Amid the COVID-19 Pandemic, many of us now find ourselves working from home. While it’s hard to complain about the commute, working from home can be an adjustment. For example, you may find yourself doing tasks around the house and suddenly you’ve missed several important emails. If you feel like you need some help being more productive while working from home, here are five tips to improve your workflow.
The best kind of light is natural light. Try setting up your workspace by a window. If that’s not possible, add a desk lamp or floor lamp to brighten your space. Not only will it help with visibility; it brightens your mood, which helps you to be more productive.
Remove distracting clutter. Take everything off your desk that you don’t need. Store it elsewhere or use shelves on your wall to display it.
If you find yourself cleaning throughout the day, set aside time specifically for these tasks. If you’re still waking up at the same time you did when working at the office—which studies show is a great strategy when working from home—using your would-be commute time to tidy up helps avoid those periodic distractions.
Bring the Outdoors In
Bringing plants into your home is beneficial for productivity and health alike. Greenery is a natural mood booster and gives life to a room. Plants naturally purify the air, helping you breathe easy as you make your way through the workday. Try arranging both hanging and potted plants to improve the mood around your workspace.
Change Your Chair
A chair that’s too tall, too short, or not comfortable is a fast track to back and shoulder problems that inhibit your workday and linger afterwards. Being in a stationary position for hours at a time requires the right kind of support to stay productive. Features to look for in a quality office chair include proper lumbar support, sturdy wheels, and an adjustable base that allows your shoulders to relax and your feet to rest flat on the floor.
It’s important to keep your home office professional and dedicated to your work. However, adding personal touches to the space will help you feel at ease. Position your work computer and phone front and center with any related work tools close by and handy. Adding pictures of loved ones, artwork, and inspirational quotes will help inspire you to generate ideas while working productively.
Cooking and dining alfresco is arguably the single greatest thing about warm weather in spring and summer, but most backyard barbeques involve a million trips to and from the kitchen. As such, one of the hottest trends in new home construction is outdoor kitchens. Outdoor kitchens typically feature a comfortable eating area with a combination of cabinets, sinks, warming drawers, prep counters, ranges, and refrigerators—all within arm’s reach of the grill. Outdoor kitchens provide a natural gathering spot for friends and family and can add to the value of your home.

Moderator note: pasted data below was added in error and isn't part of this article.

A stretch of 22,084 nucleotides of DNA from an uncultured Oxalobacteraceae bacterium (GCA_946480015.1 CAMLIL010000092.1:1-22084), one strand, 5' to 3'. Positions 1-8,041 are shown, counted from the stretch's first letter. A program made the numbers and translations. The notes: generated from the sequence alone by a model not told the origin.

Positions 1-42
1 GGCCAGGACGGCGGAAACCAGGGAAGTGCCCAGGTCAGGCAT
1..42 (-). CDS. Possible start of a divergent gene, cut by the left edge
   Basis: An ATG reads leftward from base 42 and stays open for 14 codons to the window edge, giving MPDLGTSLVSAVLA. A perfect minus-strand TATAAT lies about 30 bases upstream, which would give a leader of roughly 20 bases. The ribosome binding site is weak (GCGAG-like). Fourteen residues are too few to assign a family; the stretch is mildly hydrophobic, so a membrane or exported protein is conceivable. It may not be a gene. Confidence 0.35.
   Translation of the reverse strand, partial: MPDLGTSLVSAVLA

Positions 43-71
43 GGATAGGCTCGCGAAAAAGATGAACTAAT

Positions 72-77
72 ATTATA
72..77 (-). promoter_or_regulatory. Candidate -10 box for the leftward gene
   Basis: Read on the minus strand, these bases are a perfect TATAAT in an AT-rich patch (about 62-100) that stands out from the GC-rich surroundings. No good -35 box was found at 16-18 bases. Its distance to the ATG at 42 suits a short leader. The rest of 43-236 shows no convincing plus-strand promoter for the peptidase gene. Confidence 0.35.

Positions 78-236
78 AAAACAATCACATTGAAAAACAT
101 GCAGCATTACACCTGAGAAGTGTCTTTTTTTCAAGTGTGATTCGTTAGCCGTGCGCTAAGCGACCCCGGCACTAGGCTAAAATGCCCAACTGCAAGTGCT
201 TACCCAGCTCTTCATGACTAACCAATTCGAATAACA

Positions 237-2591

How elaborate your outdoor kitchen should be depends on how often you plan to use it. Some people enjoying dining outdoors every evening, while others reserve it for special occasions and social gatherings. Regardless of the frequency of use, you need to use materials that do well in all kinds of weather. Stone sinks, stainless steel cabinets, and slate countertops will withstand the Seattle rain, as well as the months that pass between barbeque seasons. Many outdoor kitchens also feature pergolas or other roof structures to shield guests from sun and rain. Something else to consider is adding an outdoor gas heater or fireplace, which will extend the amount of time you can use your outdoor kitchen into the fall and winter months.
In addition to the convenience of having all your grilling accoutrements within a handy distance, a well-built outdoor kitchen also adds to the value of your home. And you don’t have to have a new home to reap the benefits. With the right space and backyard layout, owners of existing homes can easily add-on an outdoor kitchen area. When adding an outdoor kitchen to an existing home, power, gas, and water lines often have to be extended from the home, so be sure to hire a qualified contractor to do the work for you. By extending your living space outside, you have essentially increased the square footage of your home. In many cases the increase in your home’s value will equal or even sometimes exceed the cost of the project itself.
The benefits of an outdoor kitchen area and living space are many. And with the convenience of having your drinks, condiments, meat, and cooking space all in one easy-to-reach place, you can spend the precious summer moments right where you should—outside with friends and family.
What features would you include in an outdoor kitchen?